Introduction
If you are like most students, you see the college essay as another hurdle that you must jump over on the way to being accepted at the college of your choice. In fact, the essay is not a hurdle but a rare opportunity; it is a chance for you to "talk" directly to the college's admissions committee and to help them "see" you as a thinking and feeling person, rather than simply a set of impersonal statistics.

Except for the interview, the essay is your only chance to share your thoughts, insights and opinions; to highlight your accomplishments; and to convey your maturity and outlook on life. If you see the college essay in this way—as an opportunity—then it is clearly worth the effort to put some extra time, thought and energy into writing it.

Purpose of the Essay
The college essay is extremely important for two major reasons:
  1. It enables the college admissions office to evaluate your communication skills. Through your essay they can assess the clarity of your thinking and your ability to convey your thoughts in written form.

  2. It enables the admissions office to learn more about you as a person, beyond what grades and SAT scores can convey. A well-written essay can speak worlds about your attitudes, feelings, personal qualities, imagination and creativity. For the admissions staff, it adds another important piece to the puzzle because it distinguishes you as an individual, different from any other student who is applying.
Choosing a Topic
The choice of a topic is frequently not an issue, because many colleges and universities will either give you a topic to write about or present several rather specific topics from which you must choose. Other colleges may simply "suggest" broad general topics or give you total freedom to write about something that interests or concerns you.

Regardless of whether you must respond to a prescribed topic or come up with one of your own, here are a few general hints about the most effective way to approach your topic:
  • Narrow your topic and try to be as specific and illustrative as possible.
  • Relatedly, the easiest topic to write about is yourself. No one knows more about you than you. Since one important purpose of the essay is self-revelation, it is no place to be shy or modest, although you should not exaggerate. If you choose to write about yourself, remember that little incidents and facts are often the most revealing of character and outlook.
  • Do not be afraid to write about something you think is a little different. A unique topic or approach is often refreshing to a college admissions officer who has been reading applications all day. Further, an unusual or off-beat essay is an excellent way to show your creativity.
Preparing to Write
Before actually sitting down to write a first draft of your essay, spend some time organizing your thoughts. Develop a framework for your essay so it will have a smooth and logical progression from one idea or incident to the next. Consider your purpose in writing, what you want to convey, and the tone that you think is most appropriate for the topic. Decide on a style that is comfortable for you, not one that you think the college admissions committee prefers.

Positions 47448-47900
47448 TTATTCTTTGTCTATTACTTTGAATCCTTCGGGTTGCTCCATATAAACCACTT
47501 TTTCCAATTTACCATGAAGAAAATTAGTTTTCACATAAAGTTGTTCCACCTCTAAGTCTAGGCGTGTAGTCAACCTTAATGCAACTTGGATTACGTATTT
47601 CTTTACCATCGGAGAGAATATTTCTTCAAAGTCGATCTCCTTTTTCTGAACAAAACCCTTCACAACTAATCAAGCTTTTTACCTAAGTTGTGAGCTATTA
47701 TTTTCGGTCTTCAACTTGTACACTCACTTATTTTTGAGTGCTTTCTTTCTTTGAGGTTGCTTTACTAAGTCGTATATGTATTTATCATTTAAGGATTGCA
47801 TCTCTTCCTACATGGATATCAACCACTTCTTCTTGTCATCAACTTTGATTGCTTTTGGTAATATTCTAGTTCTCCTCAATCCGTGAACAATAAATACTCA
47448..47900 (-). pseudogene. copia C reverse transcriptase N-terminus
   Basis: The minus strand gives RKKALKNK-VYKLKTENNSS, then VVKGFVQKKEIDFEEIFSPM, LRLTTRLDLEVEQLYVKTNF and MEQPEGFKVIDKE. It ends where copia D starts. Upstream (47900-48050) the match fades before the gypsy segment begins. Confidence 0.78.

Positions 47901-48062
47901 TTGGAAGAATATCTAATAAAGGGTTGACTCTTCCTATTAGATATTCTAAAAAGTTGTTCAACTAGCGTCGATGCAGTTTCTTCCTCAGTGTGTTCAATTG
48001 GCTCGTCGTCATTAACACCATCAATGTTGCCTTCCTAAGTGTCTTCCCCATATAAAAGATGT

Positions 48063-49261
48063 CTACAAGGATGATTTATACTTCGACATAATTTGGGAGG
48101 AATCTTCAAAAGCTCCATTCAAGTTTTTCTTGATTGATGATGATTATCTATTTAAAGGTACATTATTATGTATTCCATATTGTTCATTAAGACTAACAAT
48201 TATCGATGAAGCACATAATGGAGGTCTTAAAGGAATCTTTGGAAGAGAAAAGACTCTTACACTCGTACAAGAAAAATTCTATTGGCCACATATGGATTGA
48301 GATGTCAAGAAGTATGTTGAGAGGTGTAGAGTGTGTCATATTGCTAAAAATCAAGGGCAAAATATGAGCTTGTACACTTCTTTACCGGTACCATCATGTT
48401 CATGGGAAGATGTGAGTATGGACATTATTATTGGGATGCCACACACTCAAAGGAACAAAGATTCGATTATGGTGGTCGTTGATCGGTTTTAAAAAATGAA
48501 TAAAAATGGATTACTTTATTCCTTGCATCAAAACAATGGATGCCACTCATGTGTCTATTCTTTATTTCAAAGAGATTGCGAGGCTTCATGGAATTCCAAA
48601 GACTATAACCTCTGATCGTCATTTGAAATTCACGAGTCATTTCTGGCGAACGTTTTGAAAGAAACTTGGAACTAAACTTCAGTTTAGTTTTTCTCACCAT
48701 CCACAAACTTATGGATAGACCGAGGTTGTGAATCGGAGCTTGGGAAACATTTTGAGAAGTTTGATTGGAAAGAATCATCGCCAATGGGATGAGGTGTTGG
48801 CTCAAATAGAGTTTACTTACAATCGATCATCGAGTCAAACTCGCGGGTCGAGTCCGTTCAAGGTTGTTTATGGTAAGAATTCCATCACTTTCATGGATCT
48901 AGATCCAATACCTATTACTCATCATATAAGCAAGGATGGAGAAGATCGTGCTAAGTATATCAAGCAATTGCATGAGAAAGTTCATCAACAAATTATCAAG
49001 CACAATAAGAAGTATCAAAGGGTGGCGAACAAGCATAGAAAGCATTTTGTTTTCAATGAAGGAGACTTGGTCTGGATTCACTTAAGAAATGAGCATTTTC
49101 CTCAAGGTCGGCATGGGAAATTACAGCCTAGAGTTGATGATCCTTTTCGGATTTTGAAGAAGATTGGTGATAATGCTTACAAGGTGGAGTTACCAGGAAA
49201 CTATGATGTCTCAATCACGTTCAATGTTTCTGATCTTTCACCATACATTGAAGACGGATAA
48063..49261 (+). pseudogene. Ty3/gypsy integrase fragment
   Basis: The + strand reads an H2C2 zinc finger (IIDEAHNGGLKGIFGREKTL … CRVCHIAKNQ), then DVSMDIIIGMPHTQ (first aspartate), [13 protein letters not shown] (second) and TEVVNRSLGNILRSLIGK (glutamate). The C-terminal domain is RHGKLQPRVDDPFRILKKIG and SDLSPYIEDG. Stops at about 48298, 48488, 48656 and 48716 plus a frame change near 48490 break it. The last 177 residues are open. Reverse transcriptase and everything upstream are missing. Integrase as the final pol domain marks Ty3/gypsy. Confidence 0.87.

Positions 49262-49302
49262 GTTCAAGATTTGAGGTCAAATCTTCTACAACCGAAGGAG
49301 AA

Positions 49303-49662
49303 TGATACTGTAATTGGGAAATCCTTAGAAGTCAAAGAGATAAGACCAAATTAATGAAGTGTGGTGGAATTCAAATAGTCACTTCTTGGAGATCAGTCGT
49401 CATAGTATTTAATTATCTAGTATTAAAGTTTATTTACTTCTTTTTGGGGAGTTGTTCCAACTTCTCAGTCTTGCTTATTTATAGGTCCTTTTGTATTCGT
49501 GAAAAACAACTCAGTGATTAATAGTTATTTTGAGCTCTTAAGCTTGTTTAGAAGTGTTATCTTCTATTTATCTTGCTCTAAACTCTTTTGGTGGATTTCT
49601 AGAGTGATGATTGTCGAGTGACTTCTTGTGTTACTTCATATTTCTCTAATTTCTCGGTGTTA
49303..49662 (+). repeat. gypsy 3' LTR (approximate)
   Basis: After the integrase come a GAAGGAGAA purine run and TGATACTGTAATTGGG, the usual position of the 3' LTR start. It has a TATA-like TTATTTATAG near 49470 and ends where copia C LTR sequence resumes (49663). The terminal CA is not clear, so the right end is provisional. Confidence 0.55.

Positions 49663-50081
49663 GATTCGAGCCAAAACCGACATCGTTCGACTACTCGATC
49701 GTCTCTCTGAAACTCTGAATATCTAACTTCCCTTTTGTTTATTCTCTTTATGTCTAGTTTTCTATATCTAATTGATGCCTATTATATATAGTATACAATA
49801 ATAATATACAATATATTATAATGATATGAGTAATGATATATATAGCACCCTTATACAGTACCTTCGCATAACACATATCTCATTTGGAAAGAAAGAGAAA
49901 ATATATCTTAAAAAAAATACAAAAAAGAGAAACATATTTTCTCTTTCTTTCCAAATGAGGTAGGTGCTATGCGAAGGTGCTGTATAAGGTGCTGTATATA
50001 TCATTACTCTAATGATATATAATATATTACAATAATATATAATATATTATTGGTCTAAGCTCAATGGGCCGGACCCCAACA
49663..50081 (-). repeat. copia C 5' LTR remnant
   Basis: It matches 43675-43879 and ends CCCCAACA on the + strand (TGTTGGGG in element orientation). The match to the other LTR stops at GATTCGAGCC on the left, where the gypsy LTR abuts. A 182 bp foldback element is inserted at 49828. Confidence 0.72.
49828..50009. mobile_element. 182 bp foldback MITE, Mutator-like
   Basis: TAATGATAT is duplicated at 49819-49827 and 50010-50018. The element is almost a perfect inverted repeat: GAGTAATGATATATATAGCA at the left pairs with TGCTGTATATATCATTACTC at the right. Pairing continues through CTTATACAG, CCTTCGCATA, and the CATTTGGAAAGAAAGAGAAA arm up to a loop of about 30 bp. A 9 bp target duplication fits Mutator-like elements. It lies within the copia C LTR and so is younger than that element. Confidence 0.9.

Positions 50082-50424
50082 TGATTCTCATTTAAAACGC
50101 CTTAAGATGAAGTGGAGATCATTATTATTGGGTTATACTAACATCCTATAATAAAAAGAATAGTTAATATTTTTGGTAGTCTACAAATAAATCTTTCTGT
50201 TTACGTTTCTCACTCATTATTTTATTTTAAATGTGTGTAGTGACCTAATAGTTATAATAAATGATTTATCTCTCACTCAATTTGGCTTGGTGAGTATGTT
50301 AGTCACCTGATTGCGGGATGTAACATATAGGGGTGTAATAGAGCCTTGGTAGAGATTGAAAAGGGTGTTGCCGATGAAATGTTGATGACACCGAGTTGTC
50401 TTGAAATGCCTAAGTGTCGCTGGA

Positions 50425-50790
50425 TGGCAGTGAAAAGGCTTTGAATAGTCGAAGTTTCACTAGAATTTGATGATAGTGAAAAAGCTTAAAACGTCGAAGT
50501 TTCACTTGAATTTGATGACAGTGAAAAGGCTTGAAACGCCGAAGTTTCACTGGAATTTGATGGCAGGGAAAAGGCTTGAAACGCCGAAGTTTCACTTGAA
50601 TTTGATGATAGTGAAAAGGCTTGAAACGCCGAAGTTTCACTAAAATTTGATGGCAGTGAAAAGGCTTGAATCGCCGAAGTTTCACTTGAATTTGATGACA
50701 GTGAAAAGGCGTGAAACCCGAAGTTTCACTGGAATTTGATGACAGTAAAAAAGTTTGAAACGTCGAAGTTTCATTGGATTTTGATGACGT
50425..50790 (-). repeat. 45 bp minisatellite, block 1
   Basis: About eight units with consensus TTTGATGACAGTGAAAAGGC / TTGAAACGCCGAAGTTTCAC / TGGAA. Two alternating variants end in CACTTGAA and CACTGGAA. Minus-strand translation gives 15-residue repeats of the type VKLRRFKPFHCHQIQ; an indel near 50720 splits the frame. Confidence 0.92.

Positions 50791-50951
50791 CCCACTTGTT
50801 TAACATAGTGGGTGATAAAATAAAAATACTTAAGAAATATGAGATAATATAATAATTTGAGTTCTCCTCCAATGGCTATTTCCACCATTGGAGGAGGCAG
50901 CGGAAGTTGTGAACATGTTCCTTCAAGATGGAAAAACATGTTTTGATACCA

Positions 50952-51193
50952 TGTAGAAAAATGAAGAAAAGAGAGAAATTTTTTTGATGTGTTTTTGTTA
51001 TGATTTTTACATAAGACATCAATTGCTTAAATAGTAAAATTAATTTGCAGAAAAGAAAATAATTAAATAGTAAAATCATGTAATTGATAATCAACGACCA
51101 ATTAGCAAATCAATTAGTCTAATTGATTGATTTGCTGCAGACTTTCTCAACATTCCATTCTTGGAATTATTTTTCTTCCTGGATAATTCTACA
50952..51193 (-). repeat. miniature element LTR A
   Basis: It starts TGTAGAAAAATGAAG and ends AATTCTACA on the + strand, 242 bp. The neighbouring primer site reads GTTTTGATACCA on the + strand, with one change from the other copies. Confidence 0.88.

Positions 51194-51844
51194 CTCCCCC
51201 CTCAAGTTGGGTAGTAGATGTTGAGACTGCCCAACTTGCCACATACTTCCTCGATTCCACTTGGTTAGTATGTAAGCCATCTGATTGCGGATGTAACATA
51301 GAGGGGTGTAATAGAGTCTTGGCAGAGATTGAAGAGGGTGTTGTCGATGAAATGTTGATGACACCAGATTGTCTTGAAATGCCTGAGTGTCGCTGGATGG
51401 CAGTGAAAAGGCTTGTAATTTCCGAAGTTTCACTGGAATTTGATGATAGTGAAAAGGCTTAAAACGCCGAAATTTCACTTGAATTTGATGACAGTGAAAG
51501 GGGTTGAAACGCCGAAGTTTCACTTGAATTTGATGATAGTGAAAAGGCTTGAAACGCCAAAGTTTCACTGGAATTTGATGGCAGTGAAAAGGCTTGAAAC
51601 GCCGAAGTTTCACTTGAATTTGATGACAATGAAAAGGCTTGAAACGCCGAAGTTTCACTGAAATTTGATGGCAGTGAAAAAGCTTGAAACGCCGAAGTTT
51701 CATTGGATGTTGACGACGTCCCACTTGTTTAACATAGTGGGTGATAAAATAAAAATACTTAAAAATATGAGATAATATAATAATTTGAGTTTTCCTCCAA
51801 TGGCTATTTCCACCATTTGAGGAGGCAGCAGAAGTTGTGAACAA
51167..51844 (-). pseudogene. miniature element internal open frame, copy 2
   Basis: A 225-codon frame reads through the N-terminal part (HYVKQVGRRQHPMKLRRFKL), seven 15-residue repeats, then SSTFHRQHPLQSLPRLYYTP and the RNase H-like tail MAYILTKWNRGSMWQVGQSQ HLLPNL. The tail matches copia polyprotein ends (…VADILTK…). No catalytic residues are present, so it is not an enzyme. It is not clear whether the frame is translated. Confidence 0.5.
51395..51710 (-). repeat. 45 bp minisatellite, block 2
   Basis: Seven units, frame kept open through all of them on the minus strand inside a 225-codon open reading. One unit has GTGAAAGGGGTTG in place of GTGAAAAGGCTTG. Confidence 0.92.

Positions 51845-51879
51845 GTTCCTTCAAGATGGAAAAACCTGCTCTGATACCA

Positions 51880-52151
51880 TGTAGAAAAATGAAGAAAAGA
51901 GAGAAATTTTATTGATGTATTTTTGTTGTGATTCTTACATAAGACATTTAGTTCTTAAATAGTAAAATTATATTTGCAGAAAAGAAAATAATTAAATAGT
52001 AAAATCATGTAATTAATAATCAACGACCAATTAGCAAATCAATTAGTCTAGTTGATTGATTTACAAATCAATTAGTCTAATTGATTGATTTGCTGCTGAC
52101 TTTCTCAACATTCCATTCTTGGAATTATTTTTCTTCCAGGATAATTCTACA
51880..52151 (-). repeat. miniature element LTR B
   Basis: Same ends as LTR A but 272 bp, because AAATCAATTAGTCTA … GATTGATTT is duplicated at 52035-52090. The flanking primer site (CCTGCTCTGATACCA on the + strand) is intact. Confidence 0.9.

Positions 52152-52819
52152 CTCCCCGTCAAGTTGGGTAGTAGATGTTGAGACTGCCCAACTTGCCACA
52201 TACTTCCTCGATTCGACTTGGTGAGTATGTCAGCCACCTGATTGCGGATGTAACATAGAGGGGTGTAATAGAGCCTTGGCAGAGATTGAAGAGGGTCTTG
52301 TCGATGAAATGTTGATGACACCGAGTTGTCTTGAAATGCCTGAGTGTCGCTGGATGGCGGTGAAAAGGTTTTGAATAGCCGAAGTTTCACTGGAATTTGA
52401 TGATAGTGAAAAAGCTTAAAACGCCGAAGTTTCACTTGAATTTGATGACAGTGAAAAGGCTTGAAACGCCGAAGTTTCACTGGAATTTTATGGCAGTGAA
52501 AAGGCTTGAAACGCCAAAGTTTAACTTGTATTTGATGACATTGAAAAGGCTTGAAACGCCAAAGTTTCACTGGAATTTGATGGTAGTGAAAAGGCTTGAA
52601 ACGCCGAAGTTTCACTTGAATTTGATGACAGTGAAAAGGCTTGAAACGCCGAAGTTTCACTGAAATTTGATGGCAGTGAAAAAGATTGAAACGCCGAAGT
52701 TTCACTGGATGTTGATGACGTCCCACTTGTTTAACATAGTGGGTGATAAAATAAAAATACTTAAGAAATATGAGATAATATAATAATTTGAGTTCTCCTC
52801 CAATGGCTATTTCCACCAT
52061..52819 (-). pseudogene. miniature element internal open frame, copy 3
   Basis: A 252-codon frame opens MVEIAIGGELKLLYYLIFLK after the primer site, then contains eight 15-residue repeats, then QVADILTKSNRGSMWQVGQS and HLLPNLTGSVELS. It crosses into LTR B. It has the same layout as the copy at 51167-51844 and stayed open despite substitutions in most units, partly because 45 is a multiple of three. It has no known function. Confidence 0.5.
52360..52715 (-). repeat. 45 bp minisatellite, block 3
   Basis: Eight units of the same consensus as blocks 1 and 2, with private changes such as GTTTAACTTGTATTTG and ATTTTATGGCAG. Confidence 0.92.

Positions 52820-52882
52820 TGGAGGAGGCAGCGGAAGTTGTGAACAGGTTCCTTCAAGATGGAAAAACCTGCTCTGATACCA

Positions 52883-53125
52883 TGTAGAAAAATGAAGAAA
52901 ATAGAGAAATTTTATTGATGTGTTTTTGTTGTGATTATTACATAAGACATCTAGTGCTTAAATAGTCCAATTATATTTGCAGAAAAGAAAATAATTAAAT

Finally, remember that organizing your thoughts and deciding on a framework does not mean you must be overly rigid at the start; leave room for flexibility and creativity as you actually begin writing.

Writing the Essay
You do not have to get it right the first time! Instead, write the first draft of your essay with the main focus on content—communicating your thoughts. Then set it aside for a day or two, reread it with a fresh perspective, and make any necessary changes. This is also the point at which you should consider matters of organization, style, grammar, spelling and tone.

Once you have rewritten your first draft, you may wish to try it out on your family, friends, English teacher or guidance counselor. While the final product and final "voice" should be yours, they may be able to offer helpful suggestions for technical or other improvements.

Within this general outline for actually writing the essay, there are some important "dos" and "don'ts," to pay attention to:

Do's
  • Do think "small" and write about something that you know about.
  • Do reveal yourself in your writing.
  • Do show rather than tell. By giving examples and illustrating your topic, you help bring it to life.
  • Do write in your own "voice" and style.
Don'ts
  • Don't write what you think others want to read.
  • Don't exaggerate or write to impress.
  • Don't use a flowery, inflated, or pretentious style.
  • Don't neglect the technical part of your essay (grammar, spelling, sentence structure).
  • Don't ramble—say what you have to say and conclude.
Your college essay, along with your high school record, standardized test scores and extracurricular involvement, will provide the bases upon which colleges make admissions decisions. A thoughtful, well-written essay can effect in a very positive way that final decision. Keep this in mind and take full advantage of the opportunity which the college essay affords you.